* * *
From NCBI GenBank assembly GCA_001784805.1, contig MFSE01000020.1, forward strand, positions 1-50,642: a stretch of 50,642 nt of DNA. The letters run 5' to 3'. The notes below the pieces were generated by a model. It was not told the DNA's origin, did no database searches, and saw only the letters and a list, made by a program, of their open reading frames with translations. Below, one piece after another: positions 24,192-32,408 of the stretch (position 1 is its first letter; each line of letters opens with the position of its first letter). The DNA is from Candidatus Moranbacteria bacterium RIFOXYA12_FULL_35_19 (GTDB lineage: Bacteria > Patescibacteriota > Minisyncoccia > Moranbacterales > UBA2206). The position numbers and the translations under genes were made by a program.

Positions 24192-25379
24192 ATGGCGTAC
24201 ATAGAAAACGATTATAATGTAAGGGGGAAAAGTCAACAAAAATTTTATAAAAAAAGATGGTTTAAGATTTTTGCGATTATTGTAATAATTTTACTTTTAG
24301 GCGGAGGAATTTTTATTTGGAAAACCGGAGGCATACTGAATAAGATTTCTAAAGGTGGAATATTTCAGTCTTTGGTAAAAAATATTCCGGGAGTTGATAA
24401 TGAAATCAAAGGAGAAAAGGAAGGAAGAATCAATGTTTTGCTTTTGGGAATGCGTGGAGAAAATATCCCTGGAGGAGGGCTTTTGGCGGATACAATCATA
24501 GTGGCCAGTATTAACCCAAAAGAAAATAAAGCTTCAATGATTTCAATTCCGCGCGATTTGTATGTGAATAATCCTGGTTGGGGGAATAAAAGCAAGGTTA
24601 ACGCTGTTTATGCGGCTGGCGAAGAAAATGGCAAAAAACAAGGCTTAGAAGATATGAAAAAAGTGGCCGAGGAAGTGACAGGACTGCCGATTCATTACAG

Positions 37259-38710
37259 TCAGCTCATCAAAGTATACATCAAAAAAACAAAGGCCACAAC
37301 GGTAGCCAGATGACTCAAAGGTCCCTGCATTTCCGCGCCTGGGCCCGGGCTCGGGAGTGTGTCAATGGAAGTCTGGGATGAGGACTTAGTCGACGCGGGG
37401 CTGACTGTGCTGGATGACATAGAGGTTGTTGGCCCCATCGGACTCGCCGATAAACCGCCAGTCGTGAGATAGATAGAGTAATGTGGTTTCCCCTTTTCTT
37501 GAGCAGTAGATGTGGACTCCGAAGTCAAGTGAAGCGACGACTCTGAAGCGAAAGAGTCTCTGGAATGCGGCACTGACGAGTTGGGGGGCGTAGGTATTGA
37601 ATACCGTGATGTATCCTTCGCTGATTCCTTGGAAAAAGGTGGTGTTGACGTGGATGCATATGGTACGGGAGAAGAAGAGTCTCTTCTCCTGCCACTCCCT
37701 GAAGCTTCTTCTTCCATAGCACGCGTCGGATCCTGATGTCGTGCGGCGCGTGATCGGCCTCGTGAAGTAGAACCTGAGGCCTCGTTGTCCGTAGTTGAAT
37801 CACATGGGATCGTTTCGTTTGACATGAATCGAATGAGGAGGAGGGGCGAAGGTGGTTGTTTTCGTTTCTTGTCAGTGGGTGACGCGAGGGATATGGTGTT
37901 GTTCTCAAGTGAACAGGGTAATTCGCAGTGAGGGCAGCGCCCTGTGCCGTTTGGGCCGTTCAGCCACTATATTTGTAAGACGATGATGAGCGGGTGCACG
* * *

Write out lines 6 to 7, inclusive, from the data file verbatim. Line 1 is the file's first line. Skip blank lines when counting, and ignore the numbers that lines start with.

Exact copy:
24401 TGAAATCAAAGGAGAAAAGGAAGGAAGAATCAATGTTTTGCTTTTGGGAATGCGTGGAGAAAATATCCCTGGAGGAGGGCTTTTGGCGGATACAATCATA
24501 GTGGCCAGTATTAACCCAAAAGAAAATAAAGCTTCAATGATTTCAATTCCGCGCGATTTGTATGTGAATAATCCTGGTTGGGGGAATAAAAGCAAGGTTA